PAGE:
So, after a brief interlude, wandering through a mercifully cool shopping centre to top up my Oyster, I returned to bus stop R. My first bus was a 468 to South Croydon. This I stayed on for two stops, as I immediately got caught up in road works at the top of Walworth Road.

Bus two was a 68 to West Norwood from Larcom Street, quickly followed by a 176 to Penge from East Street. Three buses inside six minutes – things were looking very hopeful for the record. Even with my limited maths skills, I could tell that a bus every two minutes would mean thirty in the hour.

At Westmoreland Road (K) I ran back to Westmoreland Road (J) – a very confusing system of two different bus stops for different routes along this bit of Walworth Road – and boarded a very sweaty, packed 171 to Bellingham. At least I didn’t have to travel all the way to Bellingham, a place that surely doesn’t actually exist, because I got off at the next stop, Camberwell Road/Albany Road.

An extract from the Camberwell Green bus map. Just in case it helps. Image: TfL.

Now things were really motoring, for along this short stretch of Camberwell Road, all the different bus routes stop together. And so I did quite a bit of jumping on and off buses for the next few buses, doing a mini loop around Camberwell Road/Albany Road (N), down to Bowyer Place (N), across the road to Bowyer Place (Z), and back up to Bowyer Place (X). Bus nine was a 45 to Clapham Park from the southbound Bowyer Place.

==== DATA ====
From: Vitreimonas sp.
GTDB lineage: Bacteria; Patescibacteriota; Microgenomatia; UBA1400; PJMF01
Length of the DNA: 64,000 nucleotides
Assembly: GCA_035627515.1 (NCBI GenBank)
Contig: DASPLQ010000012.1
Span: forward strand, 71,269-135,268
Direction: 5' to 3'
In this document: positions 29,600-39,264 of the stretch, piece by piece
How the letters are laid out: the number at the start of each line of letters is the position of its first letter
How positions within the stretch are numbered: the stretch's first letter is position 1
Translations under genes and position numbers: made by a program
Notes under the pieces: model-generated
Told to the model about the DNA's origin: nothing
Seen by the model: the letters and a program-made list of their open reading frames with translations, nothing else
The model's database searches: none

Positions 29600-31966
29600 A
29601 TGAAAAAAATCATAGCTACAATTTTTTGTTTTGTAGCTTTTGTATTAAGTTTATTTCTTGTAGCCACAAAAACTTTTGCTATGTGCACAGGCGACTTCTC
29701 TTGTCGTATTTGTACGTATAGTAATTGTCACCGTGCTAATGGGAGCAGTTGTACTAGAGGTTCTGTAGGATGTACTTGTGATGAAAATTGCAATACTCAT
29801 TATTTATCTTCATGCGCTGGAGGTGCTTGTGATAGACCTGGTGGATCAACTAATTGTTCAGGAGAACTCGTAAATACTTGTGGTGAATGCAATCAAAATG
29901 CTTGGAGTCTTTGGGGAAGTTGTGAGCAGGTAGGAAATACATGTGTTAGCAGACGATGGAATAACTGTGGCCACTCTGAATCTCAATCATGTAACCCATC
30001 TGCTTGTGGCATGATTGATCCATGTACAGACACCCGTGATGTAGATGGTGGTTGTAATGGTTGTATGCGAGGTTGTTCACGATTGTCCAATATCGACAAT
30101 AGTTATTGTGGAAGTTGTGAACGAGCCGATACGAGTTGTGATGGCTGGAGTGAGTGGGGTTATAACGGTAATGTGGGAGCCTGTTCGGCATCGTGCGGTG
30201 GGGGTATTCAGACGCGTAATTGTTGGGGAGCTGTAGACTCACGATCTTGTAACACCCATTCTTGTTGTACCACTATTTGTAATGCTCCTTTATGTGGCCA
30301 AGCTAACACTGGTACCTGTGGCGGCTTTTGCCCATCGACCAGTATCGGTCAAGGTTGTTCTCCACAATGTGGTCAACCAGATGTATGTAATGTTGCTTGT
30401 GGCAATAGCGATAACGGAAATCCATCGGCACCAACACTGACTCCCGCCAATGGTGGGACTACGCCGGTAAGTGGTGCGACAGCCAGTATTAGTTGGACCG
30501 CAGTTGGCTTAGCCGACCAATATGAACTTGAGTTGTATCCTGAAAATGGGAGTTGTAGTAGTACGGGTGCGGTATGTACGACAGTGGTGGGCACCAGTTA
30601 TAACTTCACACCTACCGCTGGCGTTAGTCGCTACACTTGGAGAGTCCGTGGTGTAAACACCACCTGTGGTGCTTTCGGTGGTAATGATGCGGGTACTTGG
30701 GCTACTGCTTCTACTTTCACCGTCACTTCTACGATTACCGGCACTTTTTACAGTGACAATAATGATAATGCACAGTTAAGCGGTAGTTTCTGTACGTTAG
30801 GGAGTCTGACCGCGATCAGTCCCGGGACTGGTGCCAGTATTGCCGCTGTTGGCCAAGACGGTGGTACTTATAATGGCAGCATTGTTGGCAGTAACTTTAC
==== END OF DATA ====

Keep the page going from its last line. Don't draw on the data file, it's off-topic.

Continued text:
After 37 minutes, my £1.50 had bought me passage on 18 buses, and I was sweating more than I ever had. However, no one gave me a second glance. London is great. I must give a special thanks have to go to all the bus drivers who waited to let on a very strange looking man who ran for their bus, only to get off a stop later.

But then, disaster struck. In my hubris I stayed on a 12 from Medlar Street (A), which, to my horror, turned off at Camberwell Green onto Peckham Road. I had forgotten that this was where the magic ten bus routes diverged – with some going towards Peckham, and others up towards Denmark Hill – and so I found myself the furthest I had from Walworth or Camberwell Road for 40 minutes.